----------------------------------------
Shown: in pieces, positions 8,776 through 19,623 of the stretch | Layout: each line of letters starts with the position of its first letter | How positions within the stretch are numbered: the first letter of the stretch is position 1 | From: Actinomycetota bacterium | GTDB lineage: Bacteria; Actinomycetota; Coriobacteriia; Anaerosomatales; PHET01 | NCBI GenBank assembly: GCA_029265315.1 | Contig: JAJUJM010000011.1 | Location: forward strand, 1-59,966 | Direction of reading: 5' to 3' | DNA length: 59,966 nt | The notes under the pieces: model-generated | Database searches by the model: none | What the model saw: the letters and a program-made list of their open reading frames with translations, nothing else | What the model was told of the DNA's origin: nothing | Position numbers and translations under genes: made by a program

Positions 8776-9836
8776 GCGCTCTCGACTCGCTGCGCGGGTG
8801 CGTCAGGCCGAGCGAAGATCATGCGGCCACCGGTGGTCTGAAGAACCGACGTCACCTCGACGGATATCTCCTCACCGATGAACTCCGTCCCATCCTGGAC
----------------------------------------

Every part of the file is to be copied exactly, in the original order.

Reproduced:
Shown: in pieces, positions 8,776 through 19,623 of the stretch | Layout: each line of letters starts with the position of its first letter | How positions within the stretch are numbered: the first letter of the stretch is position 1 | From: Actinomycetota bacterium | GTDB lineage: Bacteria; Actinomycetota; Coriobacteriia; Anaerosomatales; PHET01 | NCBI GenBank assembly: GCA_029265315.1 | Contig: JAJUJM010000011.1 | Location: forward strand, 1-59,966 | Direction of reading: 5' to 3' | DNA length: 59,966 nt | The notes under the pieces: model-generated | Database searches by the model: none | What the model saw: the letters and a program-made list of their open reading frames with translations, nothing else | What the model was told of the DNA's origin: nothing | Position numbers and translations under genes: made by a program

Positions 8776-9836
8776 GCGCTCTCGACTCGCTGCGCGGGTG
8801 CGTCAGGCCGAGCGAAGATCATGCGGCCACCGGTGGTCTGAAGAACCGACGTCACCTCGACGGATATCTCCTCACCGATGAACTCCGTCCCATCCTGGAC